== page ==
This was followed, in the 1960s, with the demographic impact of the ‘baby boom’ generation marrying and multiplying, a trend that was boosted by overseas and intra-state migration due to the expansion of Pilbara quarrying and mining and the Goldfield’s nickel finds.

Mr New came to dominate Perth’s brick-producing sector over those years.

I recall him saying that whenever he travelled overseas to update his brick-making machinery – kilns and the like – he was amazed at the response of European and North American brick manufacturers when he quoted his huge annual output figures.

His words went something like: “I’m seen by them as something of a brick baron because in America and Europe there tends to be only small to middle sized manufacturers.”

Mr New believed in economies of scale because that meant dramatically slashing unit cost of bricks, which lowered house prices.

He prided himself on the fact that people in Perth, indeed Western Australians in general, were housed predominantly in brick homes, something he was largely responsible for because of his cheap and abundant bricks.

Timber-framed housing, which he regularly highlighted as dangerously fire prone, was steadily replaced by brick as the preferred material for residences because of Mr New’s efforts.

It is, therefore, quite fair to say that, by ensuring Perth’s suburbs are dominated by brick residences, Mr New did more for WA’s greenie causes than cohorts of Greens.

He also prided himself on the fact that he’d revolutionised the state’s housing sector in other ways.

For instance, his company trained anyone wishing to become a bricklayer.

Midland Brick offered those able and willing to become brickies 20-week fast-track in-house brick-laying courses. That’s why WA’s home construction sector met the skills shortage in bricklaying, and at no cost to taxpayers.

On top of that, home construction was firmly based on sub-contracting, not a unionised workforce as exists in the heavy construction sector.

One of the major benefits flowing from this was that productivity in bricklaying was high, which meant lower unit costs in cottage construction.

And sub-contracting was extended to the delivery of bricks to building sites by those huge, fully laden trucks one still so often encounters at highway intersections.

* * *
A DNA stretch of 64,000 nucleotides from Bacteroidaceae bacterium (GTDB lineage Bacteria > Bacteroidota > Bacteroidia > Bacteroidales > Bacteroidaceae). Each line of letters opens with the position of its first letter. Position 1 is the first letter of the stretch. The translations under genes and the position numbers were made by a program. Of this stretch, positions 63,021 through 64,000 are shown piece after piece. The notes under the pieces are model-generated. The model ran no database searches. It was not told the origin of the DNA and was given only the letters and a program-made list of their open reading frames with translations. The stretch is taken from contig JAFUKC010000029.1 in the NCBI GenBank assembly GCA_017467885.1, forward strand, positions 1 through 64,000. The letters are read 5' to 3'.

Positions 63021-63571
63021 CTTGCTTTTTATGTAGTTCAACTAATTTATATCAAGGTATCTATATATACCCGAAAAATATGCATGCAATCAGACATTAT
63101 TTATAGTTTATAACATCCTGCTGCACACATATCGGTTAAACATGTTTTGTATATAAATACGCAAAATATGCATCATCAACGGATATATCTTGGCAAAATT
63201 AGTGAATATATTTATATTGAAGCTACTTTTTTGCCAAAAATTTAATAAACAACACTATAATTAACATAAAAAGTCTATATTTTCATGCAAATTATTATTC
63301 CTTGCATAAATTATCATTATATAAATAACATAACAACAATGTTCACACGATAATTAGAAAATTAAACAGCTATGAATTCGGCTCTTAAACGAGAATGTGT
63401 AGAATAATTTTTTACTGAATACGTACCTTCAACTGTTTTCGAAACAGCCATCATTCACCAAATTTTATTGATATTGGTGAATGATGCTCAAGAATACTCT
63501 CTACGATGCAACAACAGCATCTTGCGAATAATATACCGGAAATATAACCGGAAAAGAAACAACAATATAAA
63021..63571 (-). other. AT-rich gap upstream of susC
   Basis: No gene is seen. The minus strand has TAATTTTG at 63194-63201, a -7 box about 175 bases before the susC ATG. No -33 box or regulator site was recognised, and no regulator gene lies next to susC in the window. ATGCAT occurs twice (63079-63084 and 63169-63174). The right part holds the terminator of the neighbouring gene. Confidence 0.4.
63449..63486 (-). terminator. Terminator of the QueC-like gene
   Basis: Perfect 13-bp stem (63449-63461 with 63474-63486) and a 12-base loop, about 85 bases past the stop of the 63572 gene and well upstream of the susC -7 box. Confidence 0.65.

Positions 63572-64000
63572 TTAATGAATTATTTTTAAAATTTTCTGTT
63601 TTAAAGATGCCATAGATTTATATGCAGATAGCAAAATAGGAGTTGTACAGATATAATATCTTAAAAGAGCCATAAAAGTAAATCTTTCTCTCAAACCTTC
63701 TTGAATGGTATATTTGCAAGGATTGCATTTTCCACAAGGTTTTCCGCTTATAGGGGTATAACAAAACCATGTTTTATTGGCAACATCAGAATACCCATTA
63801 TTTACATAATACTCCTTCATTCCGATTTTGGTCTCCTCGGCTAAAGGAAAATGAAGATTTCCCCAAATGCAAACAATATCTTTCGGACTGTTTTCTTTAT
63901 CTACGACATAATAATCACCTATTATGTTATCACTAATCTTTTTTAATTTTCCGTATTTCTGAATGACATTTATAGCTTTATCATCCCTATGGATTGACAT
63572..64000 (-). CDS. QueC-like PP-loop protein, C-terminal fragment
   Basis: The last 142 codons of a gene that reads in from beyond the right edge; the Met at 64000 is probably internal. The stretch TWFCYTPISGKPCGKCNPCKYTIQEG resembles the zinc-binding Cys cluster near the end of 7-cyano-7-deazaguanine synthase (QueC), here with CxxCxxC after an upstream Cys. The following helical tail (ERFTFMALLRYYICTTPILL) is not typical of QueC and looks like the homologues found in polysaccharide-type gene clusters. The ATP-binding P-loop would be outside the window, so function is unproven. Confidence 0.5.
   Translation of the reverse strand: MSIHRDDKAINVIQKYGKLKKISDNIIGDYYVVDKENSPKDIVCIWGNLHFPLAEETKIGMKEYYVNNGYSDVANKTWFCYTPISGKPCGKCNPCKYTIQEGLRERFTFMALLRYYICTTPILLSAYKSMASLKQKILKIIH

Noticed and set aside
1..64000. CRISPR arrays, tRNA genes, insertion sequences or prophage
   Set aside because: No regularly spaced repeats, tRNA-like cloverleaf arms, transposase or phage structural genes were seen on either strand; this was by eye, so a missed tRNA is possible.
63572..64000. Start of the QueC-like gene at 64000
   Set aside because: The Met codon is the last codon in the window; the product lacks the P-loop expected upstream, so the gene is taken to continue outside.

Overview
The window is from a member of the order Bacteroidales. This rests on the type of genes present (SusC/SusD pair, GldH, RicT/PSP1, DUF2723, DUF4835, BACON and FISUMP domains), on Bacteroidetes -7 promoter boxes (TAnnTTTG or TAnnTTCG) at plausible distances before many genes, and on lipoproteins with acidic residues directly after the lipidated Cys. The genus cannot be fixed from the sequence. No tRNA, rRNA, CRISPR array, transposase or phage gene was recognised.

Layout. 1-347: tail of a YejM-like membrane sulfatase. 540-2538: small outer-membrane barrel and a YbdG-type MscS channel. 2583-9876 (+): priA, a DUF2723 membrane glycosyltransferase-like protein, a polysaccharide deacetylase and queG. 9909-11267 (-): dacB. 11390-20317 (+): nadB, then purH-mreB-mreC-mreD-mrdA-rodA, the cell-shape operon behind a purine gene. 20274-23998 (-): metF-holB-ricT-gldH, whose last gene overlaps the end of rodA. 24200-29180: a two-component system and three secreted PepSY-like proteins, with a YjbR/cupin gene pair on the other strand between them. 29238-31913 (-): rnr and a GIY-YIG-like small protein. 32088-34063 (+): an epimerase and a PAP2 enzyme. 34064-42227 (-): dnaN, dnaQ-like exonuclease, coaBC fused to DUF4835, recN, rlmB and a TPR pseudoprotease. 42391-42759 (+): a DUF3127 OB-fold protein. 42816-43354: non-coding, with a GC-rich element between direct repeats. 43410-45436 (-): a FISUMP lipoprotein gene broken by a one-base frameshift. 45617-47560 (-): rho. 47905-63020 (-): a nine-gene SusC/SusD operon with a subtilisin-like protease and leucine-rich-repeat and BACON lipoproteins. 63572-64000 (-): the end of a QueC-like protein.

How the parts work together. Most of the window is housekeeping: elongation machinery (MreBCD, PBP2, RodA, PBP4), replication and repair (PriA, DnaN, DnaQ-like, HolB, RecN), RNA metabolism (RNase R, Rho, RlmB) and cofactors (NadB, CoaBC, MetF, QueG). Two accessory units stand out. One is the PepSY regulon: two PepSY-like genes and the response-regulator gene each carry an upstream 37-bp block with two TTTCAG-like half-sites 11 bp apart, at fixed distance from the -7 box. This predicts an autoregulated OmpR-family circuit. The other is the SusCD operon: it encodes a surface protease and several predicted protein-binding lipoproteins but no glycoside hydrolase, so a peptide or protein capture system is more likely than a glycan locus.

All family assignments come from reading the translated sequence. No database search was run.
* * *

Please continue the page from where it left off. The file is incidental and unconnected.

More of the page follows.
Mr New encouraged the emergence of an owner-driver brick delivery sector. And to ensure that his steady restructuring of this sector wasn’t threatened, and possibly even undone, he was always prepared to put his toe into the political waters.

By this I mean he was willing to fund political parties and candidates to ensure that WA’s Labor Party, so strongly controlled by union thinking, never legislatively altered the market structures he’d so shrewdly created for the benefit of home owners.

That, more than anything, explains why the Labor government in 1985 sold, for a mere $450,000, the valuable Midland abattoir site to former policeman, Peter Ellett, to launch a competitor brick works; a move that sparked a parliamentary inquiry.

Finally, I had a few final chats with Mr New in the late 1980s, after I’d returned to journalism.

These discussions generally focused upon Labor’s decision to team-up with so many of the state’s incompetent millionaires, who set out with Labor to transform large segments of WA’s economy into Mussolini-style corporatist arrangements; something far removed from Mr New’s laissez-faire ideal.

The one memory that firmly remains in my mind from those chats is that he had absolutely no respect for any of these so-called four-on-the-floor wheeler dealers, who he believed were self-seeking Labor pals, which meant they gained access to taxpayers’ dollars and other insider favours.

He invariably chuckled whenever the names of key WA Inc media, property and fast-money magnates were raised, as if knowing their day of historical reckoning would eventually come, which is precisely what happened.

Mr New died in 1989, well before their costly WA Inc disasters were exposed at a royal commission.

Had he lived into the early 1990s when the royal commission was held, nothing that surfaced during those hearings would have surprised him.

Of that we can be sure.